ABM Interview:

I spoke with Uberflip about ABM earlier this month.  This interview was originally published on the Uberflip content hub

While ABM continues to win as a top marketing approach for high-value accounts, our resident account-based marketer Heidi Vandermeer from Uberflip sat down with ABM expert Robert Lesser, principal consultant at The LAX Boutique, to chat about how marketers can leverage ABM at their organizations for large accounts.

Uberflip: Tell us a bit about yourself.

Robert Lesser: I run a sales and marketing consultancy called The LAX Boutique. “LAX” stands for Large Account Xperience. In my practice, we’re seeing a double alignment problem that we help to fix. The first alignment problem that our customers face is getting marketing to align with the sales team. The second is a problem on the buyer side, where the champion at a large account has to work with the sales team to sell the solution internally, and there’s a challenge for the buying champion to align with their own buying team.

Uberflip: Can you start off by walking us through the different approaches to ABM?

RL: The first type is one-to-one, which I call Bespoke ABM. It’s focused on tailoring and personalizing content on a one-to-one basis with these large accounts. The second type is what we call Segmented ABM, where a marketer is looking to form groups, segments, or clusters of accounts to target. Finally, there is the one-to-many approach to ABM, which we call Digital ABM, because much of the marketing and sales approach is digital to scale to target large segments of the market.

One-to-one ABM targets a handful of accounts, perhaps 50 or so. Segmented ABM (one-to-few) typically targets hundreds, and the third level, Digital ABM (one-to-many) targets thousands of accounts.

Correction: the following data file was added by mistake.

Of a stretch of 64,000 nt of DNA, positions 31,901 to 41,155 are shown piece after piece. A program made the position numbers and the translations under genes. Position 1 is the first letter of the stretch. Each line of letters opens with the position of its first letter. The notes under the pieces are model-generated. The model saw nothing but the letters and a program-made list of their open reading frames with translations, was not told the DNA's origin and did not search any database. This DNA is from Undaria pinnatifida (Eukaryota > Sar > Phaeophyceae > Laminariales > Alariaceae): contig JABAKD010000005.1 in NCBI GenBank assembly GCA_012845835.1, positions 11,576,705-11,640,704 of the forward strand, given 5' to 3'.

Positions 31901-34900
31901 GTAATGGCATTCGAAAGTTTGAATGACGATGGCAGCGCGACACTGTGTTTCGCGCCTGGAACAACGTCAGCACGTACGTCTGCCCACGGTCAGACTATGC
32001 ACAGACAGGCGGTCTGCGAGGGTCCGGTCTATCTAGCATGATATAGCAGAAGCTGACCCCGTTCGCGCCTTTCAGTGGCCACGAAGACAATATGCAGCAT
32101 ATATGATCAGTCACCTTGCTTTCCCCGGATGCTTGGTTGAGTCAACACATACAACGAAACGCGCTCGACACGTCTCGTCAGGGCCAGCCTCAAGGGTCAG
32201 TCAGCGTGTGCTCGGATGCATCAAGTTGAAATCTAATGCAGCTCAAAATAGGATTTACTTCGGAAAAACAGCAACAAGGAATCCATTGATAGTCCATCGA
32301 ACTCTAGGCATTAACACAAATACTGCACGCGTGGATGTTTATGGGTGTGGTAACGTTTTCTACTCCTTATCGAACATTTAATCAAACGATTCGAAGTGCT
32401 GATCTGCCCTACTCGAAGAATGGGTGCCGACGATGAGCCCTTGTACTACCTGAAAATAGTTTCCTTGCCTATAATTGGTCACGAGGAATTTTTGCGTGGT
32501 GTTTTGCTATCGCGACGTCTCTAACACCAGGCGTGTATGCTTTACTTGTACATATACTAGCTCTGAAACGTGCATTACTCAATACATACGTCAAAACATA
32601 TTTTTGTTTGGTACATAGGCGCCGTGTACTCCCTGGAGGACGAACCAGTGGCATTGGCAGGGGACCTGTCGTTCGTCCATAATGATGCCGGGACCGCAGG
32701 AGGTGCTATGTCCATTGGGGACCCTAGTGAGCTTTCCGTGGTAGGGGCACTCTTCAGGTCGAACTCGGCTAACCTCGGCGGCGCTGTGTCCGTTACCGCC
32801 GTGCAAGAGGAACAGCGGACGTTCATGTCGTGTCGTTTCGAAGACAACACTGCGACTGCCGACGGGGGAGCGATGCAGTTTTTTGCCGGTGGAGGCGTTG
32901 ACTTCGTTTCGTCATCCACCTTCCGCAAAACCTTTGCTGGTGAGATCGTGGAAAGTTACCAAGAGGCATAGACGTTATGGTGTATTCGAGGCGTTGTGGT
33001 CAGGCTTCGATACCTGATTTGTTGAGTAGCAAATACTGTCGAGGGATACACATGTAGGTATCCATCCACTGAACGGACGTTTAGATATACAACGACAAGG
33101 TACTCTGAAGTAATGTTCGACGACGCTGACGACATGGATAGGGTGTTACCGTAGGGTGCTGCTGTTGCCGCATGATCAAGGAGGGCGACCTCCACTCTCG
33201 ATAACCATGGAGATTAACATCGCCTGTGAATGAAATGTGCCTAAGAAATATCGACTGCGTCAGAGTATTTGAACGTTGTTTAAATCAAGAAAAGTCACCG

Uberflip: What makes ABM different when focusing on large accounts, and why?

RL: It goes back to the challenge of selling into groups and not individuals. The saying goes that people don’t buy from people, it’s actually groups of people buying from groups of people, and that’s what ABM is all about. When you’re selling to large accounts, the buying groups are typically six to 12 people in size.

Correspondingly, when you’re selling into large accounts, it can’t be the “lone wolf” salesperson anymore. It must be a team approach. The whole concept of teams selling into teams makes the marketing and sales approach that much more complex.

Uberflip: When it has to be this team approach of marketing and sales, many companies struggle with alignment on these two fronts. How do you align marketing and sales when there is traditionally this big gap?

RL: Broadly speaking, what you’re traditionally seeing in a sales driven culture is that marketing has been relegated to working the top of the funnel. Sales has not found much value with marketing initiatives because typically once they’re engaged in an account, everything is run through them. Sales is the orchestrator, and they handle everything. More times than not, when they’ve gone to marketing, it’s been piecemeal, and tactical. Perhaps an event here, content piece there, but for the most part, they’re working that account alone.

This approach for sales and marketing collaborating together to develop accounts is something that’s a conscientious, strategic decision to get marketing adding value throughout the sales cycle, not just at the top, but right through to close. It’s a fundamental change in the approach, and quite frankly one where marketing is actually getting a seat at the table.

So now what we’re seeing is that marketing is being involved with account planning and pipeline reviews, where traditionally that wasn’t an area that they were involved because they weren’t expected to contribute. It is a fundamentally different role for marketing in ABM, much more so compared to sales. The goal is to get both parties working together, recognizing that it can’t just be that single salesperson developing that account anymore.